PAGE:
Breaking gender stereotypes
Through the simple act of playing football, Cherifa and her teammates are challenging social and gender norms.
Many girls in Niger are flung quickly into adulthood. More than three in four adolescent girls are married before the age of 18. According to recent studies, more than one in three adolescent girls, aged 15 to 19 have already given birth or were pregnant in Niger. But, these football teams want to show their community – and themselves that girls can be powerful.
In Niger, there is a general lack of support for girls who want to do more than get married and become mothers. One team member, 16-year-old Cherifa, said she felt playing football had made her stronger.
“Football is not just a man’s game. Girls can play as well. In the past, after school, I went to the playground where boys practice football, but they refuse to play with me arguing that football is not a sport for girls. I was shocked, and in my neighborhood, not a single girl plays football.” She said.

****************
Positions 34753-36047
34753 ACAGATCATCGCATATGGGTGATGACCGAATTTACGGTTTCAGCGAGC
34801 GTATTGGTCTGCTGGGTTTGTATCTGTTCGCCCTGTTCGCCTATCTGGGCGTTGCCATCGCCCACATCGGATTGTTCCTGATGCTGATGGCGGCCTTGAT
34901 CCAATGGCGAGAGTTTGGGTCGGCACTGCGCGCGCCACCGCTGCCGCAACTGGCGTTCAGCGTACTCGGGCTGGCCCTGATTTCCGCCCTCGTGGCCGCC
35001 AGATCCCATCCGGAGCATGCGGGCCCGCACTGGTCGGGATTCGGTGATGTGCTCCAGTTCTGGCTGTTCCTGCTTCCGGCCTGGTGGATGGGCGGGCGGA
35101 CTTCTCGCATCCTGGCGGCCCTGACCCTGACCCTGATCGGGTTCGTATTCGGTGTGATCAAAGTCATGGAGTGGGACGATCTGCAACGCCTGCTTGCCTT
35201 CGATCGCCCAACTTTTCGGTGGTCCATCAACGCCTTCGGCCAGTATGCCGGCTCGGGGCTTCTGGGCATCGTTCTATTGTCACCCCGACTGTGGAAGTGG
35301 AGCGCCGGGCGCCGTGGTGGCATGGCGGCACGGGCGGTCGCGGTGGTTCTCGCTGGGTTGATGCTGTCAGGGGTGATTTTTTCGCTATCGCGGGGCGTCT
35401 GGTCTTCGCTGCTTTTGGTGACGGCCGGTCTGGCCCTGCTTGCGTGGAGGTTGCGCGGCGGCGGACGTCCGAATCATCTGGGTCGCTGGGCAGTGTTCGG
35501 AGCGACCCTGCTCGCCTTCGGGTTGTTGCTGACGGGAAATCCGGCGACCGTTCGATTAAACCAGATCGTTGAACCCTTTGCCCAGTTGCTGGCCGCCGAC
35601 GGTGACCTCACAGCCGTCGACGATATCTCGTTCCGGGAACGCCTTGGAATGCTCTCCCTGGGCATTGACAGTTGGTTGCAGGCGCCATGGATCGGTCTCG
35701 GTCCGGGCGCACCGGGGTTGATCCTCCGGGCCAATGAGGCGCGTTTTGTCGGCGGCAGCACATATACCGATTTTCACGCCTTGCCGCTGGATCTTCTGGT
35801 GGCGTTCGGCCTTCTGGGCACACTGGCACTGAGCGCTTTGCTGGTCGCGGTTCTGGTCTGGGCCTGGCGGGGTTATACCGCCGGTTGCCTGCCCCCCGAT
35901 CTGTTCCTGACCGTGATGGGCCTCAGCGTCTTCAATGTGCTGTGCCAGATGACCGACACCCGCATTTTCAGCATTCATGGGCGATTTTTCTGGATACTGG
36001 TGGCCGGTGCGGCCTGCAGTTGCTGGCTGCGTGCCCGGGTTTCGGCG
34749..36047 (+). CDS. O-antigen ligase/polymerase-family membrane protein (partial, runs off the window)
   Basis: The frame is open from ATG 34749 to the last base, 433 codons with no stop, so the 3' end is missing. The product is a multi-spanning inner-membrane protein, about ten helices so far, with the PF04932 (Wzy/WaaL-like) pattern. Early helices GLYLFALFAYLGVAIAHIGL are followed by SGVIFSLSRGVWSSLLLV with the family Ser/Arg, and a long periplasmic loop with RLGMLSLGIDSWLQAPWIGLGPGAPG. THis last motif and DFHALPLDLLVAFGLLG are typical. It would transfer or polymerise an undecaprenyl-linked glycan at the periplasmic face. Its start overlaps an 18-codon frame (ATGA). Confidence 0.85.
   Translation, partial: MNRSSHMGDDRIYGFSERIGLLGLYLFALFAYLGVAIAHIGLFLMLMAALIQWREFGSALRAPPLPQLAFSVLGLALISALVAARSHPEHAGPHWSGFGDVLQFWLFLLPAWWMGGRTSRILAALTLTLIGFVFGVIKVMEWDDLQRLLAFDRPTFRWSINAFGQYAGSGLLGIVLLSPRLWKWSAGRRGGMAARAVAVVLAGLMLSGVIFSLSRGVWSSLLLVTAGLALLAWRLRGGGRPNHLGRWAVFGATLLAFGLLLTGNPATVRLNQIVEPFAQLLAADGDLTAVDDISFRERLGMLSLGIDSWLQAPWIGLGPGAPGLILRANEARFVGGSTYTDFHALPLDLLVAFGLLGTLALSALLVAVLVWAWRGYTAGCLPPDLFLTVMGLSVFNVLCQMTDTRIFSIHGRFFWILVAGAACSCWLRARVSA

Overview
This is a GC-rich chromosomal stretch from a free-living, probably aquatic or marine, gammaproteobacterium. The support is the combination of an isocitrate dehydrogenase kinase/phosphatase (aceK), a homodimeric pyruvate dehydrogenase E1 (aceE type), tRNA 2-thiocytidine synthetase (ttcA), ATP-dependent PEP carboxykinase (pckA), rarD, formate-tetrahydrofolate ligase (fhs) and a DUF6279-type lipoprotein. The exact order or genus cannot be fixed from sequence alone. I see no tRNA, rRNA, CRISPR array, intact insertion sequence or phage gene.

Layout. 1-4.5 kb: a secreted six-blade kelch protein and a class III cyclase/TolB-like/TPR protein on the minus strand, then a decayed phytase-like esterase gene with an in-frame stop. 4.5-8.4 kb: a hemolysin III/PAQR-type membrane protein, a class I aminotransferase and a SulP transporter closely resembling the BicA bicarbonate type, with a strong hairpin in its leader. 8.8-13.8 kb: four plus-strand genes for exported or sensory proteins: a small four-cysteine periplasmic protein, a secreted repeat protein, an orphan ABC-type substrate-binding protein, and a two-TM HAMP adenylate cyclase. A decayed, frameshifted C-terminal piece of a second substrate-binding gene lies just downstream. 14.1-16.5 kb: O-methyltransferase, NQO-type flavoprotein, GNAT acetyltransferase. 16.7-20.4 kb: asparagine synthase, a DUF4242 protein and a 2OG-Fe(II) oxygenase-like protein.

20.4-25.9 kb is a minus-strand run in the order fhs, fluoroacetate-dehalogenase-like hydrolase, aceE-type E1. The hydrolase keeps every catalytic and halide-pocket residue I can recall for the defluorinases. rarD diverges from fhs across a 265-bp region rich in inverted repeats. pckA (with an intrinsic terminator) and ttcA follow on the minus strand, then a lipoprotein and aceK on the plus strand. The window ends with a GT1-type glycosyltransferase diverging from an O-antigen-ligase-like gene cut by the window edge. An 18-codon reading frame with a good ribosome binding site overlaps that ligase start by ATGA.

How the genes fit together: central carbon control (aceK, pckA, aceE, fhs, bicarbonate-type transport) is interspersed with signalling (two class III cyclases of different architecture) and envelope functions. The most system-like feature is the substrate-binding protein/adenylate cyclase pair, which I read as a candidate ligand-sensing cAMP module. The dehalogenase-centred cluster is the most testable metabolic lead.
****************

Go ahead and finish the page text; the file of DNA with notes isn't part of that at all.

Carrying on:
“I was informed there is a football centre dedicated to girls in the city, and my parents encouraged and supported me to join this centre.”
Niger’s society is riddled with stereotypes, like gender roles, that are one of the key barriers preventing more girls getting active. Through the simple act of playing football, Cherifa and her friends are flouting convention and challenging gender norms.
“They told me football is a boy’s sport, I told them anything boys can do, girls can do it as well. That’s how I embarked other girls to the football club. Now, we are playing football with those who didn’t want me to play with initially. They know how I am confident with myself and they appreciate the way I play.”
By showing up for practice today, these girls have already triumphed. They have gained the support of their families and community. Over the past two years, UNICEF together with the National Football Federation organize a national tournament for girls under the age of 17.
“The organization of this tournament goes beyond the question of sport. It aims above all to challenge stereotypes and gender norms. Sport can help girls to place themselves on an equal footing with boys.”
Said Felicite Tchibindat, UNICEF Representative in Niger. “When girls play, when girls go to school, when girls are no longer victims of violence, when childhood is not shortcut by marriage, the world wins!” she concluded.